A source for thousands of public domain images
In the early days of the Internet, adding a photo to a web page was a simple process of finding an image that fit an article, copy the image and publish the post. Now although the publishing process is simpler, the image acquisition process is much harder. Truthfully, in the past many people were violating the digital rights of others, often without knowing it. Now digital rights are very important and publishers can be held liable for violations. There are many stories of unsuspecting publishers being pursued for significant amounts of money simply because a photo was used by someone not authorized to do so.
All content authors should ensure that they publish work that is their own or that they have publishing rights for. This is no different than writers ensuring that they are not guilty of plagiarism. The Internet makes it easy to copy and publish content that is not covered by general use licenses. Publishers should be extremely careful to only use material that they can use without penalty. This would include material created by the publisher, their agents or for which they have clear usage rights. Pixabay fits the latter category: all Pixabay photographs are declared to be in the public domain by the photographers. This means that publishers can download the images and freely use them. Some caution must still be exercised, however.
When images are published with identifiable people or that have trademarks, a release must be obtained. For example, if a photograph contains a person who can be recognized, the publisher must have that person's permission. The same condition applies for trademarks such as an identifiable manufacturer's badge on a car. Pixabay does not store, nor require, releases for images on the site. Publishers should avoid using those images which have identifiable people or brand names, unless obscuring is used. Using image editing software, an image with a brand emblem, for example, could be altered to blur out recognizable items. This is quite an easy step and it protects the publisher.
Since Pixabay images are deemed public domain, they may be used for most any purpose. Unlike many other free to use images, public domain shots can be used on commercial sites. This would include use on revenue sharing sites or personal niche blogs. If required, such images can also be modified without penalty. Modification is not allowed with many digital images, even those purchased from stock libraries. This is not a concern with Pixabay files.
Pixabay is easy to use for publishers. There are over 50,000 images in the repository. Many of these are high quality photographs but graphic images and symbols can also be found. There is a search utility that allows publishers to find images by keyword tag. This facility works well but returns broad matches for some terms. For example, a search for the tag "office" returned photographs of office buildings, a stapler, some workers and a police vehicle. Analysis of the tags showed that the image included "officer" and so was counted as a match. Wildcard searching, ("office*"), is supported. Compound searching for related terms, ("office desk"), is supported but is positional only. Putting quotes around the tags will cause only those images with tags of "office" and "desk" located together to be shown. There does not seem to be a true compound tag facility built into the site. As such, searchers should expect to search on tags which pertain to the desired topic.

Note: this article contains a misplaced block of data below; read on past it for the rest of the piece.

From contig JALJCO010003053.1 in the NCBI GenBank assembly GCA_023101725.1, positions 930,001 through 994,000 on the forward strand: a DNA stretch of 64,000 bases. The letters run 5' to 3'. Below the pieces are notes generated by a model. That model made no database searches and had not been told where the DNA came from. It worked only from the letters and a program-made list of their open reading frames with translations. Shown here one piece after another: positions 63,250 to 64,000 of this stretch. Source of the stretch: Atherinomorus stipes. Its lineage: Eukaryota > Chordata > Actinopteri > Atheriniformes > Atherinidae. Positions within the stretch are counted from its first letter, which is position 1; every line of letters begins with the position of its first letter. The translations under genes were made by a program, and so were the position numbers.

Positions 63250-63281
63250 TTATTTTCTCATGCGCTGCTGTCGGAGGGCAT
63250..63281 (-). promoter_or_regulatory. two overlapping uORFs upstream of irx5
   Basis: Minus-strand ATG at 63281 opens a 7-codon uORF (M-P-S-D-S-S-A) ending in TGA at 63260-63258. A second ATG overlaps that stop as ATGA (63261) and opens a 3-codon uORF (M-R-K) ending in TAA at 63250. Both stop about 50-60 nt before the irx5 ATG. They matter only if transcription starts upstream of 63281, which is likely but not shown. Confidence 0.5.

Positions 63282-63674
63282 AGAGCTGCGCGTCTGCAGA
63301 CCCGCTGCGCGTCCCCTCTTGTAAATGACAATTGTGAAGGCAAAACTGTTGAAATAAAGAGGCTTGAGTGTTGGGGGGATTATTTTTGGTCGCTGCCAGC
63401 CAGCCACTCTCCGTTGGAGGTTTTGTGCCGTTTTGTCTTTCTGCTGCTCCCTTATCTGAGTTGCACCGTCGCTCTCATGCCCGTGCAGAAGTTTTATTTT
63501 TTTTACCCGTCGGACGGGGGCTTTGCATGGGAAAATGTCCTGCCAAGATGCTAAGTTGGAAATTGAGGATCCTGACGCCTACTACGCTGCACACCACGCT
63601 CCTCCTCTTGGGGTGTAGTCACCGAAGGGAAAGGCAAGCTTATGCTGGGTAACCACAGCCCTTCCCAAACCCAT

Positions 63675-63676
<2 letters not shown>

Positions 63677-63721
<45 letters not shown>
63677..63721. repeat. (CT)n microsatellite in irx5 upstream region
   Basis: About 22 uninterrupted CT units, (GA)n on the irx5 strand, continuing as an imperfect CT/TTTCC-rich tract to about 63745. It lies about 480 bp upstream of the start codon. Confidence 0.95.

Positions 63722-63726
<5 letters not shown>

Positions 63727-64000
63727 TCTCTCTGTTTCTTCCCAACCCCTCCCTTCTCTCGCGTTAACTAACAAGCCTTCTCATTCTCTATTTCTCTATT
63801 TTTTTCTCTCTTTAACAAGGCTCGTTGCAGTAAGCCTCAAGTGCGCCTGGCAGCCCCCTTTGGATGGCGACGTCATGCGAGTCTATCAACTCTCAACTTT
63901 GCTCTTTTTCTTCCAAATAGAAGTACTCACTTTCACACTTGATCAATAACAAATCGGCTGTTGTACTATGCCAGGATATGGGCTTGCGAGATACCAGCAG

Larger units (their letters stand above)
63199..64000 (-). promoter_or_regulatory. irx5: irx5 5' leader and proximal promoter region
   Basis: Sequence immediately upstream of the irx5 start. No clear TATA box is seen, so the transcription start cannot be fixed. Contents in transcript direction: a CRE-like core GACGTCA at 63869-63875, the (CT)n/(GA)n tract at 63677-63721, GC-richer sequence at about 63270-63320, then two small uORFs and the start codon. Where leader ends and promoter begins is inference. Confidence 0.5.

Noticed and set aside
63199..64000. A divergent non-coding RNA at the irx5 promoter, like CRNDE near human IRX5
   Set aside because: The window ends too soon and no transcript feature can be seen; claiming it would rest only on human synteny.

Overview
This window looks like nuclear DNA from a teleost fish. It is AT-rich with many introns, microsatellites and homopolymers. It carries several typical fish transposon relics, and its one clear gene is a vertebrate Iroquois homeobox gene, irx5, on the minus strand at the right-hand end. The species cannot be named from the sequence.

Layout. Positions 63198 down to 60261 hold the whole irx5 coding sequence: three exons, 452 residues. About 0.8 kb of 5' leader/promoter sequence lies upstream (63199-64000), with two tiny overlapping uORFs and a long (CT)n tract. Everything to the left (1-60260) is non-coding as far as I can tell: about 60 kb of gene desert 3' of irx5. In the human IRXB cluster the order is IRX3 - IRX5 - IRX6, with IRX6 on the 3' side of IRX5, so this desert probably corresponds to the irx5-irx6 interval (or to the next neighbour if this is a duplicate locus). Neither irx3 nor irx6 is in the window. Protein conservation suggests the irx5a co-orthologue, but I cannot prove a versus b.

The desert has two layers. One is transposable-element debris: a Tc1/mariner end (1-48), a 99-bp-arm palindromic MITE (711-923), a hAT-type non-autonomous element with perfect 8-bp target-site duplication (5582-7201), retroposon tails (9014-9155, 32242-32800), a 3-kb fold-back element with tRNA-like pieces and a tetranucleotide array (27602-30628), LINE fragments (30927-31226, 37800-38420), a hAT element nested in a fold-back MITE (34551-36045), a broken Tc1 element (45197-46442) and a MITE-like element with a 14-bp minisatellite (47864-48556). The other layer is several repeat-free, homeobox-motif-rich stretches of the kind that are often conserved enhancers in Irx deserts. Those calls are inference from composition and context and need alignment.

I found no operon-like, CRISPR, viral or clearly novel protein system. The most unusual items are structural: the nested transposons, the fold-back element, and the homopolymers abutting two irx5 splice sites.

Pixabay is supported by user donations and some on screen advertising. The ads are not obtrusive. They display as additional images at the bottom of free image pages and invite the viewer to purchase similar digital files from a commercial source. Although the heading says that such images are available for $1 and up, the minimum listing price observed was $3 and ranged up to $20+. Contributing photographers appreciate links back to their profile and/or comments on their photos but neither action is required. A "wow" button is provided on the image detail page as well. This is akin to the "like" feature found on many web sites.
The site also includes a selection of photographs by camera type. This allows people interested in a certain equipment model to view images created by that model. There are about 38 pages of camera types listed so most people should be able to find a model that is relevant to them. This is a good way to evaluate how a certain camera might perform. Users should realize, however, that many of the photos are taken by dedicated photographers, many of whom are professionals. Your own ability to duplicate images with an identical camera may be difficult.
Images on Internet content are important. A serious publishers should be mindful of the legal ramifications involved with copying. They should use services such as Pixabay to ensure that their images are completely free for use on commercial sites. By virtue of the public domain usage right, the Pixabay images are safe for most uses. The site is gaining in popularity and has traffic of 1.5 million visitors per month. The site is quite young, 2 years as of December 12, 2012. Growth has necessitated server updates. Future growth is likely. Since the use of images with content is so important, and public domain images are best for many blogs, Pixabay is filling a need for many publishers. Try out the service yourself and start adding public domain images to your web sites.
While Pixabay is a good source for images, there are other free photo sites and those that involve low costs. As content publishers, make sure that you have the right to use your images for commercial use.
Pixabay Sample Public Domain Image
Another Quality Free Image For Use With Published Articles - Including Commercial Use
Sample Public Domain Image For Commercial Use Via Pixabay